Understanding the DevOps Lifecycle: Key Stages, Tools, and Techniques

Understanding the DevOps Lifecycle: Key Stages, Tools, and Techniques

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Updated on Feb 21, 2023 13:36 IST

This article provides a comprehensive overview of the DevOps lifecycle, including its key stages and the tools and techniques used at each stage. It explains the differences between DevOps, Agile and Waterfall models, and highlights the key differences between the three methodologies in terms of flexibility, changes, focus, and requirements.

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DevOps is a culture and practice becoming increasingly popular among software development teams. It is a method of collaboration and communication between development and operations teams to improve software delivery speed and quality. The DevOps lifecycle encompasses a series of stages and processes necessary for delivering software effectively and efficiently. This article will provide a comprehensive overview of the DevOps lifecycle, including its key stages and the tools and techniques used at each stage.

Table of contents

Difference between the waterfall model, agile model and DevOps

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Waterfall Model

A waterfall model is a planning process used to develop a product or component from start to finish. It consists of five steps or phases that represent the key phases of project creation. The steps are feasibility study, requirements analysis, design, programming, testing and maintenance.

Agile Model

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The Agile model is a flexible, iterative approach to software development that emphasizes collaboration,customer satisfaction, and adaptive planning. It was introduced in response to the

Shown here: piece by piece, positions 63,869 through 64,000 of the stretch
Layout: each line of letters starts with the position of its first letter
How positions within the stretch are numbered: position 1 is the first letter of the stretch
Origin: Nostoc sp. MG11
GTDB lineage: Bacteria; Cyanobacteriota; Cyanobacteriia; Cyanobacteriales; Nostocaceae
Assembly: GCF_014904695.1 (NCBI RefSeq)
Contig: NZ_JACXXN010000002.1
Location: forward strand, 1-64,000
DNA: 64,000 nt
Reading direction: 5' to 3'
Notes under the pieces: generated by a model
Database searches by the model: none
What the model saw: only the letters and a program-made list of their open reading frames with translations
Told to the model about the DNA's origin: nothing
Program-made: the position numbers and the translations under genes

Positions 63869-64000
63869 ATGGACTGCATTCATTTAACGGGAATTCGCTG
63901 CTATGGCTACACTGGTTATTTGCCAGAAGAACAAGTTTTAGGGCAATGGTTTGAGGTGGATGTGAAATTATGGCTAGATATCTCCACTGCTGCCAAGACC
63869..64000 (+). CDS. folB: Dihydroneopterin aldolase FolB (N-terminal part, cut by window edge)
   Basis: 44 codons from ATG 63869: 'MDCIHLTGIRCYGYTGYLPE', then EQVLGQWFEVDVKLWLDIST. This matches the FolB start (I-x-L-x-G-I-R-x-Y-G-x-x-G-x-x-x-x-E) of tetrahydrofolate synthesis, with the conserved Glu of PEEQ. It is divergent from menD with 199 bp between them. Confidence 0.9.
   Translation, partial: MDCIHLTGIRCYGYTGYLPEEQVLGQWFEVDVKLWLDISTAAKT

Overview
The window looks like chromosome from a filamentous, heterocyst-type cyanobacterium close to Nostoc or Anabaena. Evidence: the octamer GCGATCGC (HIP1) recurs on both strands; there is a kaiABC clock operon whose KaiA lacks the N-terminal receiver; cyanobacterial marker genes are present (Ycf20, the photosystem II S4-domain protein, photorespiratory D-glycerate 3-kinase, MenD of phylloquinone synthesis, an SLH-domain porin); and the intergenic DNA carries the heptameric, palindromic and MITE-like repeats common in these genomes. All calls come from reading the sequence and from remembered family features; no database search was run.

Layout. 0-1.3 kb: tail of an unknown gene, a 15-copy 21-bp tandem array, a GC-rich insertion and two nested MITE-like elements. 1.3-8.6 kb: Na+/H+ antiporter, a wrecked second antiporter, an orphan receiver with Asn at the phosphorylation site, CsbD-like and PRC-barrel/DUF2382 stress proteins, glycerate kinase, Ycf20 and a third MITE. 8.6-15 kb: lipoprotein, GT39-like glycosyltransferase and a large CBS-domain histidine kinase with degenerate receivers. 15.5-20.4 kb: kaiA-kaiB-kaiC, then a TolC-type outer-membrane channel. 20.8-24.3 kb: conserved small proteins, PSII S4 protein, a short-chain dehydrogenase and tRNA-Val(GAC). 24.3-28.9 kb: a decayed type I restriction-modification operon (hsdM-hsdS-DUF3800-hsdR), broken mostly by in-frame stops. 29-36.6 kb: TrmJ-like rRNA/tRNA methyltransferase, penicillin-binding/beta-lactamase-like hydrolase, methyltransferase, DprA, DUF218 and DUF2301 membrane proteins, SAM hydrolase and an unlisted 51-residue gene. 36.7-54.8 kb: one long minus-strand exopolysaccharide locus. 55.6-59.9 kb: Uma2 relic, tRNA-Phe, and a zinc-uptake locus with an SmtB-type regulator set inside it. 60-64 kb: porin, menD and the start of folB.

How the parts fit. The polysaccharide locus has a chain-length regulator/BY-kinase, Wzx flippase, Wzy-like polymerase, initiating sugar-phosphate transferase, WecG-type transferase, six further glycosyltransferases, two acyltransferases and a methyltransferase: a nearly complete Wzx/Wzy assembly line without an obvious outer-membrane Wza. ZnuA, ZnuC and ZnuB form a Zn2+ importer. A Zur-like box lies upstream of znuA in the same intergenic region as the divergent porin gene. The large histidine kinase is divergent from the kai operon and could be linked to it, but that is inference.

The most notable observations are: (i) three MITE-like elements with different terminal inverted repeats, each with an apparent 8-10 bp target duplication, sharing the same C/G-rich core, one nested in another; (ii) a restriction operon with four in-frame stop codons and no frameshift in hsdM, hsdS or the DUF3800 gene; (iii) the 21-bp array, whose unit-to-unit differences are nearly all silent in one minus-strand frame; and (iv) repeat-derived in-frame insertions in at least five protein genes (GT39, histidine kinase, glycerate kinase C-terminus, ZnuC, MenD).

limitations of waterfall model,which could be more flexible and adapt to chnaging project needs

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DevOps

DevOps is a software development process aimed at bridging the gap between development and operations teams, bringing the two teams together to achieve a common goal of delivering high-quality software products efficiently and quickly. DevOps emphasizes collaboration, automation, and continuous delivery and improvement.This is the automated process of software deveopment

Parameter Waterfall Agile DevOps
Property Waterfall model is sequential and is inflexible in nature This model is flexible and iterative in nature This model combination of practices and tools  that automate the processes between IT teams and software development and is flexible in nature 
Requirements The requirement should be clear from the start of project Requirements are allowed to change  Requirements are allowed to change
Focus The focus is on documentation Focus is on working software and customer satisfaction Focus is on quick and efficient delivery with continuous testing and  deployment 
Changes/updations Unable to accommodate changes Easily accommodate changes Easily accommodate changes
Software Development Life Cycle
Software Development Life Cycle
The Software Development Life Cycle refers to the phases of work involved in producing software applications. Each phase corresponds to a role or responsibility that contributors to the software must...read more
Software Testing Life Cycle
Software Testing Life Cycle
STLC(Software Testing Life Cycle) is a sequence of steps being followed while doing software testing.This article will explain you different phases of testing life cycle with example and in a...read more
Continuous integration(DevOps): Real-life example explained
Continuous integration(DevOps): Real-life example explained